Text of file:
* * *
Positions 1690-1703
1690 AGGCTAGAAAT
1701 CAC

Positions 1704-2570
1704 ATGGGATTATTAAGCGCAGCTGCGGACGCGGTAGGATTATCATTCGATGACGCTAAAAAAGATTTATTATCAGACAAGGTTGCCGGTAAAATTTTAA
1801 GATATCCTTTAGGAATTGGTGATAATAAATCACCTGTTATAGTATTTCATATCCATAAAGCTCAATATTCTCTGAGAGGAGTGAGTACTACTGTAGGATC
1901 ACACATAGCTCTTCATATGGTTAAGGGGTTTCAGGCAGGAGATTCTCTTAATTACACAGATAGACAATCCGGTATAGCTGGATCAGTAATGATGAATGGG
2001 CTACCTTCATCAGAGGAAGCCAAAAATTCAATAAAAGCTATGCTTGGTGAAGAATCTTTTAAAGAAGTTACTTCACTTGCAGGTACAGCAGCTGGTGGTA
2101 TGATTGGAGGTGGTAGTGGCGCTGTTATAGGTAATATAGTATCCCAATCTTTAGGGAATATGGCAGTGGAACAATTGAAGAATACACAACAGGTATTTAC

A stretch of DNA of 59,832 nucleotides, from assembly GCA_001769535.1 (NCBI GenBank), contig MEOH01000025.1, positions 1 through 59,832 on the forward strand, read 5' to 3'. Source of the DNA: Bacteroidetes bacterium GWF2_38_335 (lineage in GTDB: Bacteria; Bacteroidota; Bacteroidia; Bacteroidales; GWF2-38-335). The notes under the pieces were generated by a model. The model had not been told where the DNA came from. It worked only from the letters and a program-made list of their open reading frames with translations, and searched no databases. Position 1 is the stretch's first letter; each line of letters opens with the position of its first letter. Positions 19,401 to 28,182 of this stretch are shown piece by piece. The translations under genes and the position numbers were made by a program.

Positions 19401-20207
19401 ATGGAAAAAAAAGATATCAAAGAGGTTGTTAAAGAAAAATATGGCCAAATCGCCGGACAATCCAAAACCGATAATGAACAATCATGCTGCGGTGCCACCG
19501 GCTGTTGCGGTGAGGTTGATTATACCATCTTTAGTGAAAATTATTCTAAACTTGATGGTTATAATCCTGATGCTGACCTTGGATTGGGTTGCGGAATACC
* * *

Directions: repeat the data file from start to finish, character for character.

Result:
Positions 1690-1703
1690 AGGCTAGAAAT
1701 CAC

Positions 1704-2570
1704 ATGGGATTATTAAGCGCAGCTGCGGACGCGGTAGGATTATCATTCGATGACGCTAAAAAAGATTTATTATCAGACAAGGTTGCCGGTAAAATTTTAA
1801 GATATCCTTTAGGAATTGGTGATAATAAATCACCTGTTATAGTATTTCATATCCATAAAGCTCAATATTCTCTGAGAGGAGTGAGTACTACTGTAGGATC
1901 ACACATAGCTCTTCATATGGTTAAGGGGTTTCAGGCAGGAGATTCTCTTAATTACACAGATAGACAATCCGGTATAGCTGGATCAGTAATGATGAATGGG
2001 CTACCTTCATCAGAGGAAGCCAAAAATTCAATAAAAGCTATGCTTGGTGAAGAATCTTTTAAAGAAGTTACTTCACTTGCAGGTACAGCAGCTGGTGGTA
2101 TGATTGGAGGTGGTAGTGGCGCTGTTATAGGTAATATAGTATCCCAATCTTTAGGGAATATGGCAGTGGAACAATTGAAGAATACACAACAGGTATTTAC

A stretch of DNA of 59,832 nucleotides, from assembly GCA_001769535.1 (NCBI GenBank), contig MEOH01000025.1, positions 1 through 59,832 on the forward strand, read 5' to 3'. Source of the DNA: Bacteroidetes bacterium GWF2_38_335 (lineage in GTDB: Bacteria; Bacteroidota; Bacteroidia; Bacteroidales; GWF2-38-335). The notes under the pieces were generated by a model. The model had not been told where the DNA came from. It worked only from the letters and a program-made list of their open reading frames with translations, and searched no databases. Position 1 is the stretch's first letter; each line of letters opens with the position of its first letter. Positions 19,401 to 28,182 of this stretch are shown piece by piece. The translations under genes and the position numbers were made by a program.

Positions 19401-20207
19401 ATGGAAAAAAAAGATATCAAAGAGGTTGTTAAAGAAAAATATGGCCAAATCGCCGGACAATCCAAAACCGATAATGAACAATCATGCTGCGGTGCCACCG
19501 GCTGTTGCGGTGAGGTTGATTATACCATCTTTAGTGAAAATTATTCTAAACTTGATGGTTATAATCCTGATGCTGACCTTGGATTGGGTTGCGGAATACC